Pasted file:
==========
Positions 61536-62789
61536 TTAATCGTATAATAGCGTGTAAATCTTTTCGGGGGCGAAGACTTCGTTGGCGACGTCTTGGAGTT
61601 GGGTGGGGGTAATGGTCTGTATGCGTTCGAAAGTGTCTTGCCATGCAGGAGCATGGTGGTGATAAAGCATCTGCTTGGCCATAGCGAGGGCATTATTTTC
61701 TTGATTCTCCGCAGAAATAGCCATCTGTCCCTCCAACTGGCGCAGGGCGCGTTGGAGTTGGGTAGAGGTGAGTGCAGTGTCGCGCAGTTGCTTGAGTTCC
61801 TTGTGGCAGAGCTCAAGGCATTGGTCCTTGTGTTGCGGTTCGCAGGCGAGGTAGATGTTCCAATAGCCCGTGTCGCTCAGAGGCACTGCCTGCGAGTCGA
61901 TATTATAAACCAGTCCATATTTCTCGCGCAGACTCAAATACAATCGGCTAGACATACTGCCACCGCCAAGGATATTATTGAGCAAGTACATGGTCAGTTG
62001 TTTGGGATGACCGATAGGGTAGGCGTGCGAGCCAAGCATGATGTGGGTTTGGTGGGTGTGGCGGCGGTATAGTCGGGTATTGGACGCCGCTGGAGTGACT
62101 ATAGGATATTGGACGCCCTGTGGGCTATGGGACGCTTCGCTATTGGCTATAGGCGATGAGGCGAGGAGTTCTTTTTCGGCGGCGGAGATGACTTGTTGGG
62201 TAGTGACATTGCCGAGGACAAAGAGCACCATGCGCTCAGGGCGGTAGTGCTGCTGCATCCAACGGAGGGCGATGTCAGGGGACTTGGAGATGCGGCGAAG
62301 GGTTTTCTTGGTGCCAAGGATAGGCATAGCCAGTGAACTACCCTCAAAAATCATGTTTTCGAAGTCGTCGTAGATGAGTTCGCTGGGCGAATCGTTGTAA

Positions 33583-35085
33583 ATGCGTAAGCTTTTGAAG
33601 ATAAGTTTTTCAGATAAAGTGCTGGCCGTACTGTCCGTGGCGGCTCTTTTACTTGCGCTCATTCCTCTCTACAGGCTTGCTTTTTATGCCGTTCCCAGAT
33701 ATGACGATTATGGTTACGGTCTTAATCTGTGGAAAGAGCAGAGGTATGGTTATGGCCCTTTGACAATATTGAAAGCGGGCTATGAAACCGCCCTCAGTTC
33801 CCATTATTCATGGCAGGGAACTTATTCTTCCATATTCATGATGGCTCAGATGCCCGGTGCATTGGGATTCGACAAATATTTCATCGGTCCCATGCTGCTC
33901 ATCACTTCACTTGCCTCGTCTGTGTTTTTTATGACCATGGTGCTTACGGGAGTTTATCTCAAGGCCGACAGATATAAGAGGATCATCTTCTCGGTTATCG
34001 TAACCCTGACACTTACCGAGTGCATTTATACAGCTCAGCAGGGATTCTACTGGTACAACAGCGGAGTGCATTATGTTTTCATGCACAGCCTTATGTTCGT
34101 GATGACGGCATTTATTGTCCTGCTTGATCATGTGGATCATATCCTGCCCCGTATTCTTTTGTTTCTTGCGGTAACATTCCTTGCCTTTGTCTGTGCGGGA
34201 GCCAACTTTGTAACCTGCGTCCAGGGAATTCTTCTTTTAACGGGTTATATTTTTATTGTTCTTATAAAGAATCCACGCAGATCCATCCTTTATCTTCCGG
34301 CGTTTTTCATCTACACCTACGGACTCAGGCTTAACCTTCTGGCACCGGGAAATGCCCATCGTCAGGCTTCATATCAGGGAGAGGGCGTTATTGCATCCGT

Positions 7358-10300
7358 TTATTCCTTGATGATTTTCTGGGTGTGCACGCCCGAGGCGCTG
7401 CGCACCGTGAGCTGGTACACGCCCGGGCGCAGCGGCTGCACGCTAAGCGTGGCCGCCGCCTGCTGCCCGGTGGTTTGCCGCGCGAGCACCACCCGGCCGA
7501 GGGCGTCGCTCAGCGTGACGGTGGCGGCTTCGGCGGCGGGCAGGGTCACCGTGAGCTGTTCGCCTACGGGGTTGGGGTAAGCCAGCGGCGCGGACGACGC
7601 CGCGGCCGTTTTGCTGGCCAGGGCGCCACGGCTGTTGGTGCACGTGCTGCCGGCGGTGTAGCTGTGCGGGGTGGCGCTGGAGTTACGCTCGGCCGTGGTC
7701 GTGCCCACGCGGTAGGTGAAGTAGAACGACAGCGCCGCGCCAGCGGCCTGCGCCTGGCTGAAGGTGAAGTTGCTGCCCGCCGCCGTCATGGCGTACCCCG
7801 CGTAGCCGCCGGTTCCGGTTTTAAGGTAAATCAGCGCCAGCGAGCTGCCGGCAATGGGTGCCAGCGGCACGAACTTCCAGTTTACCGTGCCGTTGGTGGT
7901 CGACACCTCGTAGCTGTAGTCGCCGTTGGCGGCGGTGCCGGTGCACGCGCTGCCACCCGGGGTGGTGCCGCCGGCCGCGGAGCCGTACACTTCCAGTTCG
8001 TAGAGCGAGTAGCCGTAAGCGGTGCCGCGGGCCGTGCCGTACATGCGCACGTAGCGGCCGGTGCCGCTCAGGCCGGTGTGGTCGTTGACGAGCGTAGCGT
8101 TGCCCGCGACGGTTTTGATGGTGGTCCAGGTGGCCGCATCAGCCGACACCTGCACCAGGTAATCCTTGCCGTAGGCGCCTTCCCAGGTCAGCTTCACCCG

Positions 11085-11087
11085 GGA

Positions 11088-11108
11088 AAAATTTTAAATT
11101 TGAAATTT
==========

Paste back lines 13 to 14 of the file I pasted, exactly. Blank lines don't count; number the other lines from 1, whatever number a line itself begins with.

33601 ATAAGTTTTTCAGATAAAGTGCTGGCCGTACTGTCCGTGGCGGCTCTTTTACTTGCGCTCATTCCTCTCTACAGGCTTGCTTTTTATGCCGTTCCCAGAT
33701 ATGACGATTATGGTTACGGTCTTAATCTGTGGAAAGAGCAGAGGTATGGTTATGGCCCTTTGACAATATTGAAAGCGGGCTATGAAACCGCCCTCAGTTC